Overeating Is Hardwired in the Brain: Study
Thu, October 21, 2021

Overeating Is Hardwired in the Brain: Study

Acting without thinking can lead to dire consequences although not all the time. It can be a one-time thing when you momentarily lost control. One of the most common acts of impulsivity is binge eating / Photo by: lightfieldstudios via 123RF

 

Acting without thinking can lead to dire consequences although not all the time. It can be a one-time thing when you momentarily lost control. One of the most common acts of impulsivity is binge eating.

While it may seem like an innocent slip-up, being able to consume too much food all the time could lead to adverse effects. You can't be blamed for this, though, considering that humans are programmed to not say no to impulsive eating, according to a new study.


Brain Circuits and Food Impulsivity

Researchers have identified a specific brain circuit that affects food impulsivity in a study published in the journal Nature Communications. The study used a rat model to show that a type of transmitter in the hypothalamus—called melanin-concentrating hormone (MCH)—plays a role in impulsive behavior.

Experimental models like this are used to activate a certain circuitry in the brain to get a specific behavioral response.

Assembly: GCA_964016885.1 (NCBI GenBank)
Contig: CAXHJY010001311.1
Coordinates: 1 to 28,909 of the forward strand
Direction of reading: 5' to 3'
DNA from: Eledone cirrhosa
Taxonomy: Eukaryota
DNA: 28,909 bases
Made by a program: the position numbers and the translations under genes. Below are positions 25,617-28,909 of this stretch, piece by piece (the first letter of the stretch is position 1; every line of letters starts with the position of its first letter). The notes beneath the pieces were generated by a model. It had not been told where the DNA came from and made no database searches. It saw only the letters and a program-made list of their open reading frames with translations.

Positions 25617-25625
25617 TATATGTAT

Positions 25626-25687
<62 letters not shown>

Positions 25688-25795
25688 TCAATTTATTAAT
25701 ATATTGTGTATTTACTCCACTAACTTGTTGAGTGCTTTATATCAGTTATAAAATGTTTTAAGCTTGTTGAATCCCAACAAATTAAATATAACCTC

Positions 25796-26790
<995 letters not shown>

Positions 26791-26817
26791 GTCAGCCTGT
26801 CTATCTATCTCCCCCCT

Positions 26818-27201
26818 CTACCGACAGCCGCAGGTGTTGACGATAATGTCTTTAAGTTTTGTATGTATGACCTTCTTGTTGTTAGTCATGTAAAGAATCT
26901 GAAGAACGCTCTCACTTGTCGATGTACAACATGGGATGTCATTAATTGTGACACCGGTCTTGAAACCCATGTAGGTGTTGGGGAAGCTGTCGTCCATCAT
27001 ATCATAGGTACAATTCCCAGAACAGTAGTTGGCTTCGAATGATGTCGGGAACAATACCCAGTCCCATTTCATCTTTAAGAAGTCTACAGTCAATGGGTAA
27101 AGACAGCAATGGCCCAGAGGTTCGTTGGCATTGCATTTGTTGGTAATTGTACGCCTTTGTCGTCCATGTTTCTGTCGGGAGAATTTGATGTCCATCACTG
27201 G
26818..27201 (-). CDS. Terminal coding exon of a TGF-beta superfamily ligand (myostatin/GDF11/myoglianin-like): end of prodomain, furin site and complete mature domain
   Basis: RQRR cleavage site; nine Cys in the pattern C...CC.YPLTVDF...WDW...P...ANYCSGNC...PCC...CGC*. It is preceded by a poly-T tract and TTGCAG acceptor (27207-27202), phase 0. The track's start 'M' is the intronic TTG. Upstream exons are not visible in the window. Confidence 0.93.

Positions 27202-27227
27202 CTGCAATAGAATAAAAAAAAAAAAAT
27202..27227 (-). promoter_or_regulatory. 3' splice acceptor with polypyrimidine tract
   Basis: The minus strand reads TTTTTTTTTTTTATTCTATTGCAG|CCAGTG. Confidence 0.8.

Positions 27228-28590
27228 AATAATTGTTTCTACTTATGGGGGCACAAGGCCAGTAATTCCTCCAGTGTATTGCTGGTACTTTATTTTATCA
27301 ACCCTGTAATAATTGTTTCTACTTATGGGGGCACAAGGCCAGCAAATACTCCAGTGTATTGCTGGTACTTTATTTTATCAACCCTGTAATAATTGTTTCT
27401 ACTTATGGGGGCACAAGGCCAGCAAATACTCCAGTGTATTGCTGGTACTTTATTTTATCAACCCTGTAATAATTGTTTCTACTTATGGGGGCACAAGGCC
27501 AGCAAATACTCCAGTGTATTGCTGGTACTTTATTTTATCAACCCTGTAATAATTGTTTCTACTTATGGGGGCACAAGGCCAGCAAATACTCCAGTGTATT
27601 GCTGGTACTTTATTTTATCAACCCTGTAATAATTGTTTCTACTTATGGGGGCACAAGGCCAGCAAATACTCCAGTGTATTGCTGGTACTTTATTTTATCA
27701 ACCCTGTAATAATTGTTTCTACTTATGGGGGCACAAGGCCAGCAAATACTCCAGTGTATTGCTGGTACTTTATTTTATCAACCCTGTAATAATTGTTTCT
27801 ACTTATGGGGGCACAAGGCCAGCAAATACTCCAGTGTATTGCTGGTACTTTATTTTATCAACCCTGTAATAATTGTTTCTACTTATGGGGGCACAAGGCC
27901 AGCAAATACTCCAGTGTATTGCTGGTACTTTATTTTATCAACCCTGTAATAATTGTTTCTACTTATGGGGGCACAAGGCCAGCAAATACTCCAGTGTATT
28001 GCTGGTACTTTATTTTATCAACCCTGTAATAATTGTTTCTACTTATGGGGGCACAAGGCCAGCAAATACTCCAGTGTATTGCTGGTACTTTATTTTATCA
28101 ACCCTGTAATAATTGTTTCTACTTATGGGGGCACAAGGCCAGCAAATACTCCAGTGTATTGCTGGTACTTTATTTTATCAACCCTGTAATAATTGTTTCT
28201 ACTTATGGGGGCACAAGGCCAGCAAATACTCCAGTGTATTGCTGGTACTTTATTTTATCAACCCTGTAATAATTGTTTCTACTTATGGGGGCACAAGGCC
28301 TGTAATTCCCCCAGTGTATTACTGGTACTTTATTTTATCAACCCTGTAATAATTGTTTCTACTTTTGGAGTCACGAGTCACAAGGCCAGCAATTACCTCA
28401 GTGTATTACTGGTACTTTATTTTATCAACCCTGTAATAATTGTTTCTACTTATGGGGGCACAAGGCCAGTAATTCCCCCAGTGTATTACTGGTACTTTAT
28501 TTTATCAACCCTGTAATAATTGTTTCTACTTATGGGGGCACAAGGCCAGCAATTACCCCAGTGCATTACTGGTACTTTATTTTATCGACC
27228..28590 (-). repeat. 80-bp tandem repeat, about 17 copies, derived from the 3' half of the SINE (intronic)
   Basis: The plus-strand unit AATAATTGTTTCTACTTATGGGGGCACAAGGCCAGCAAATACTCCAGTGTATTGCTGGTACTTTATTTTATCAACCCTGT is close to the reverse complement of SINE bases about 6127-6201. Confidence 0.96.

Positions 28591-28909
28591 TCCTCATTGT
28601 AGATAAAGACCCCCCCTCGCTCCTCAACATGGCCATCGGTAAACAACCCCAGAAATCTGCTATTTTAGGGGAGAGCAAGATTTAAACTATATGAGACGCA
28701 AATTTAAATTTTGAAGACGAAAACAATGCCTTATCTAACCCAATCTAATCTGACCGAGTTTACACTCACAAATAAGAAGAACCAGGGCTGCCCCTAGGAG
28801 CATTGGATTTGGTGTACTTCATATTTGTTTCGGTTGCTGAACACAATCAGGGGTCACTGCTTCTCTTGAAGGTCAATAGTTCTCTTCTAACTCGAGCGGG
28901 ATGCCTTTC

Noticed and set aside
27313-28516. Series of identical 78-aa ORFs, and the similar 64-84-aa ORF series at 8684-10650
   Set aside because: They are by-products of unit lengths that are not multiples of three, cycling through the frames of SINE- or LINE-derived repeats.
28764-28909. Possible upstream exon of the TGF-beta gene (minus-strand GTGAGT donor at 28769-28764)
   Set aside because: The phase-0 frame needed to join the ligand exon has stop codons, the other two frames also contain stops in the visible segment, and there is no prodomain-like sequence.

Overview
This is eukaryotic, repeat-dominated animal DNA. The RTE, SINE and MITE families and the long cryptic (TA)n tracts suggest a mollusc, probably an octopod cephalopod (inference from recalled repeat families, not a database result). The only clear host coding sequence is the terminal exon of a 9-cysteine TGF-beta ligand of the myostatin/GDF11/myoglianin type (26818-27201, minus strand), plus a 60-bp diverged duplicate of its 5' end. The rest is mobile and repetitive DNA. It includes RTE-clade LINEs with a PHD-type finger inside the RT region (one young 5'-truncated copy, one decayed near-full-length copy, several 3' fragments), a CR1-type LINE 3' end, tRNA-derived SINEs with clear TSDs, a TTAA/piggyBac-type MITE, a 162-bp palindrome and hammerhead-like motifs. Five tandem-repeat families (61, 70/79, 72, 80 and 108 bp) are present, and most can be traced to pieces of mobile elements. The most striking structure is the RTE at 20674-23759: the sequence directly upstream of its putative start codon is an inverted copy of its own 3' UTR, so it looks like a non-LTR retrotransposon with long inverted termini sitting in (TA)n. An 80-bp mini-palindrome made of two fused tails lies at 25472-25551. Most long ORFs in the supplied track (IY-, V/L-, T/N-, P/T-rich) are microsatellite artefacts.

In their impulsivity test, the scientists trained rats to press a lever to receive a "delicious, high-fat, high-sugar" pellet. The rats wait 20 seconds to press the lever again because pressing too soon would result in them needing to wait for another 20 seconds.

Advanced techniques were then used to stimulate a specific MCH neural pathway from the hypothalamus to the hippocampus, the brain region responsible for learning and memory function.

Analysis of the experiment showed that MCH doesn't affect the animals' liking for food or their effort to receive food. Instead, the circuit acted on the animals' inhibitory control (their ability to control themselves from trying to get the food).

"There's underlying physiology in your brain that is regulating your capacity to say no to [impulsive eating]," Emily Noble, the lead author of the study from the University of Georgia College of Family and Consumer, said in a press release. "We found that when we activate the cells in the brain that produce MCH, animals become more impulsive in their behavior around food."

She noted that activating that MCH pathway heightened the impulsive behavior for "caloric need or motivation to consume delicious food" without affecting normal eating habits.

The lead author said understanding this brain circuit, which specifically affects food impulsivity, "opens the door to the possibility that one day we might be able to develop therapeutics for overeating that help people stick to a diet without reducing normal appetite or making delicious foods less delicious."

Overeating and Obesity

Developing treatments based on the study is crucial, especially now that about 2.1 billion people worldwide are obese. That number is expected to rise after rates have tripled since 1975.